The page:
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Orlando Gibbons Edit Profile

composer , organist , virginalist

Orlando Gibbons was an English composer, virginalist and organist of the late Tudor and early Jacobean periods.


Gibbons was born in 1583 (most likely in December) at Oxford, where his father William Gibbons was working as a wait.


A chorister at King's College, Cambridge, in 1596. Orlando entered the university as a sizar in 1598 and achieved the degree of Bachelor of Music in 1606.


King James I appointed him a Gentleman of the Chapel Royal, where he served as an organist from at least 1615 until his death. He was also organist at Westminster abbey from 1623.

Gibbons's madrigals favoured the serious approach of the moralistic ‘Silver Swan’: ‘More geese than swans now live, more fools than wise. ’ He also held positions as keyboard player in the privy chamber of the court of Prince Charles (later King Charles I), and organist at Westminster Abbey.

Gibbons's instrumental fantasias display the same skilful counterpoint, and in his day he was chiefly famous as an organist and virginalist, being described by one listener as ‘the best finger of that age’.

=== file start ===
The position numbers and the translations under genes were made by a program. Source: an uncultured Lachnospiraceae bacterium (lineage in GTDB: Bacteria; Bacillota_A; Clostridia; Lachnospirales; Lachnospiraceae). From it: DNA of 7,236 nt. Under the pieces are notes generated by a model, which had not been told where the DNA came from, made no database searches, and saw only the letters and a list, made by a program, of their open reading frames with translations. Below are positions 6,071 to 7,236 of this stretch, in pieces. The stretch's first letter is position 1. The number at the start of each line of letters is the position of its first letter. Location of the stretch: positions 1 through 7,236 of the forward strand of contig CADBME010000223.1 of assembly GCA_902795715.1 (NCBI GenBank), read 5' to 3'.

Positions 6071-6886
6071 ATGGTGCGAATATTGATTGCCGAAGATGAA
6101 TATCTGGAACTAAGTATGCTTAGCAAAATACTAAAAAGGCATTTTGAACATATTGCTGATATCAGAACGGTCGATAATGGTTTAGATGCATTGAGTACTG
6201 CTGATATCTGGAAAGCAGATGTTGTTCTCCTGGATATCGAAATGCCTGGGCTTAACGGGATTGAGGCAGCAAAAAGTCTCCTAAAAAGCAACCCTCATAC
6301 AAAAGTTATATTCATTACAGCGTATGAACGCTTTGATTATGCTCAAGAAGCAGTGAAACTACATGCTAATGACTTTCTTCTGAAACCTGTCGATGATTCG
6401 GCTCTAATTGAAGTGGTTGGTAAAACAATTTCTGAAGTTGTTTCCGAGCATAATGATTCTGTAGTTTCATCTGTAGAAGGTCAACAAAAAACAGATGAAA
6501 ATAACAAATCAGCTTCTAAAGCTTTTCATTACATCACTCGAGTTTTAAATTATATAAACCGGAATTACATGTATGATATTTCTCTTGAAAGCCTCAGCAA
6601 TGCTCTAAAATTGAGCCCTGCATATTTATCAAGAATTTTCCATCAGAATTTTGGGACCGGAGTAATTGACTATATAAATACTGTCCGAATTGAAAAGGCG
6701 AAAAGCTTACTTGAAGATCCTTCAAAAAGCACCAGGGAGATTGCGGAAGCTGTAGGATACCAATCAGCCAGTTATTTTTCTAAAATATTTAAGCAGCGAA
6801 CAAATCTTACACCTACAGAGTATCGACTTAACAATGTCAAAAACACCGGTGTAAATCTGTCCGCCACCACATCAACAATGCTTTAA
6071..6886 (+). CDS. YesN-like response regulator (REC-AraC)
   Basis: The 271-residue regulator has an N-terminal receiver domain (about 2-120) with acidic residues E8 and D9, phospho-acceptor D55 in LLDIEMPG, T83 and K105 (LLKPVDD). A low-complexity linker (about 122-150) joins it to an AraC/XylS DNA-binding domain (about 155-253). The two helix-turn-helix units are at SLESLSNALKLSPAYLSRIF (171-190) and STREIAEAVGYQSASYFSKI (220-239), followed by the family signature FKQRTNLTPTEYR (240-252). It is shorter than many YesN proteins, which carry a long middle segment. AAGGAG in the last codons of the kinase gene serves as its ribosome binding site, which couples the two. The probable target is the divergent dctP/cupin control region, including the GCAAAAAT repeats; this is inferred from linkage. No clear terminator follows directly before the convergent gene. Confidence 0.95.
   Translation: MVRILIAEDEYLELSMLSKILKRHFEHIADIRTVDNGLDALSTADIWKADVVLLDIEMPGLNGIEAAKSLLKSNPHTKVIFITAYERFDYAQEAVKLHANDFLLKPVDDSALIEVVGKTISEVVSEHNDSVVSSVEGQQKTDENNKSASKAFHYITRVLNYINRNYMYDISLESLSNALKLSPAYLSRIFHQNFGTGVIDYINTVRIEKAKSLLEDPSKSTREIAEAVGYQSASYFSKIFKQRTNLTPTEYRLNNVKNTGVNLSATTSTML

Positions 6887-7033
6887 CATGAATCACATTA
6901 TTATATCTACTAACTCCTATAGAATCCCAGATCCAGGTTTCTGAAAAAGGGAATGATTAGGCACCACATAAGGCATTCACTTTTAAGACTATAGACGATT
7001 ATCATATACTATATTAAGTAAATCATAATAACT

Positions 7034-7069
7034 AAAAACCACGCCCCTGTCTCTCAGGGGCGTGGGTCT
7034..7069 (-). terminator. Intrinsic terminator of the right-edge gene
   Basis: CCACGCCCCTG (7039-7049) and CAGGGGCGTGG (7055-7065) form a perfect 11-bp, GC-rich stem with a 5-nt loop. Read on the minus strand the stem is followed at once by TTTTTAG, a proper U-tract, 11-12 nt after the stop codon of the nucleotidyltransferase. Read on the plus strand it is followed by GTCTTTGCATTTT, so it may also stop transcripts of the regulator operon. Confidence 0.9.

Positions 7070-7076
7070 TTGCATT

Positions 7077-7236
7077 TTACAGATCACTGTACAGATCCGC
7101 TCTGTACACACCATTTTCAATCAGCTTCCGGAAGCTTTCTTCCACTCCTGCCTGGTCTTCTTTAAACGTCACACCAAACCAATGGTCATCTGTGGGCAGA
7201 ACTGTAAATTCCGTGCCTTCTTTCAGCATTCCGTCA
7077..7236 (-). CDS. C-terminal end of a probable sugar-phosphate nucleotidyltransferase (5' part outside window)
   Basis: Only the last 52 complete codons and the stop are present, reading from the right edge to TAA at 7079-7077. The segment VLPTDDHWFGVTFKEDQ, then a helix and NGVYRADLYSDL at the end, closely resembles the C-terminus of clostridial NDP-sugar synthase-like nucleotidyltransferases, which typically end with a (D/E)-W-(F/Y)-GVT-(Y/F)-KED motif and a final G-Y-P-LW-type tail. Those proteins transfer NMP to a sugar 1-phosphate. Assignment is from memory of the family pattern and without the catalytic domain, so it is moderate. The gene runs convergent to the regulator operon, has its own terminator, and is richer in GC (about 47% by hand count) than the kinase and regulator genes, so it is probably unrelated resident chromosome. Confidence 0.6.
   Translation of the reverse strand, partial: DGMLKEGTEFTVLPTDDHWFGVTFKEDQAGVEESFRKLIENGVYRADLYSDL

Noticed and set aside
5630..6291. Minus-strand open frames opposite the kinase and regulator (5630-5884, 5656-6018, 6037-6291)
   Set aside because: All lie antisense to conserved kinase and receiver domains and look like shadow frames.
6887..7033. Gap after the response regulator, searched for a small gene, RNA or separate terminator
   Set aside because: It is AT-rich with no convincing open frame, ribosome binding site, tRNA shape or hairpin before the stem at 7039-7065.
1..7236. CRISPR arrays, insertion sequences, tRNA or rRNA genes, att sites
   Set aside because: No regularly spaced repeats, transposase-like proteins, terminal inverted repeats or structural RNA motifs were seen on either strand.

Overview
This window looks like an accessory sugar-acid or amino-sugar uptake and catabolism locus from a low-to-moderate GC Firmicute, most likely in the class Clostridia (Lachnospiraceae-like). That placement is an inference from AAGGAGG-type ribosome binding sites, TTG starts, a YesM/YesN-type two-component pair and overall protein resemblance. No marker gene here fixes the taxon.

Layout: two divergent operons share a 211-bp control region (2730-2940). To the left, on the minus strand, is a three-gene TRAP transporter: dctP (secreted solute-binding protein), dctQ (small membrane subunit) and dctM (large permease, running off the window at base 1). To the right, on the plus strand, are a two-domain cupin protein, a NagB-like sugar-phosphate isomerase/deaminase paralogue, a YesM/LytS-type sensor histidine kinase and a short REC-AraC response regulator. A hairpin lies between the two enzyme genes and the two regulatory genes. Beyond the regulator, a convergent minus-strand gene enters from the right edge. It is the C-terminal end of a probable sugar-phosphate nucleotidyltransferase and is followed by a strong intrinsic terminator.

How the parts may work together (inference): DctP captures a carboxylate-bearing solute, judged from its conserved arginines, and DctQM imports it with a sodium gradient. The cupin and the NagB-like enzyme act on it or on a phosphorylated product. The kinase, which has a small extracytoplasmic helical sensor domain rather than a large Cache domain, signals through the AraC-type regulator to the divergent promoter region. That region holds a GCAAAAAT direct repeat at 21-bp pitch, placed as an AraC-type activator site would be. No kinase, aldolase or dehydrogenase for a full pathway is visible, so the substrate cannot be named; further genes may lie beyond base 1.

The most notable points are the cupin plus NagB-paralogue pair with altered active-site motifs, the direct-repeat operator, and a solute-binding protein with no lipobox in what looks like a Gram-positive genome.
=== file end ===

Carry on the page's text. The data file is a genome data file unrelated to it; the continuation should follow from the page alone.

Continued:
Eric Cross


  • One of the most versatile English composers of his time, Gibbons wrote a large number of keyboard works, around thirty fantasias for viols, a number of madrigals (the best-known being "The Silver Swan"), and many popular verse anthems, all to English texts. Perhaps his most well-known verse anthem is This Is the Record of John, which sets an Advent text for solo countertenor or tenor, alternating with full chorus.


He wrote music for the Anglican Service, one book of madrigals (1612), some fifty brilliant keyboard pieces, six of which were printed in the famous Parthenia (1611), and many works for string ensembles.


In 1606 he married Elizabeth Patten, daughter of a Yeoman of the Vestry. He had seven children.

William Gibbons

Elizabeth Patten

daughter of a Yeoman of the Vestry

Christopher Gibbons


Ellis Gibbons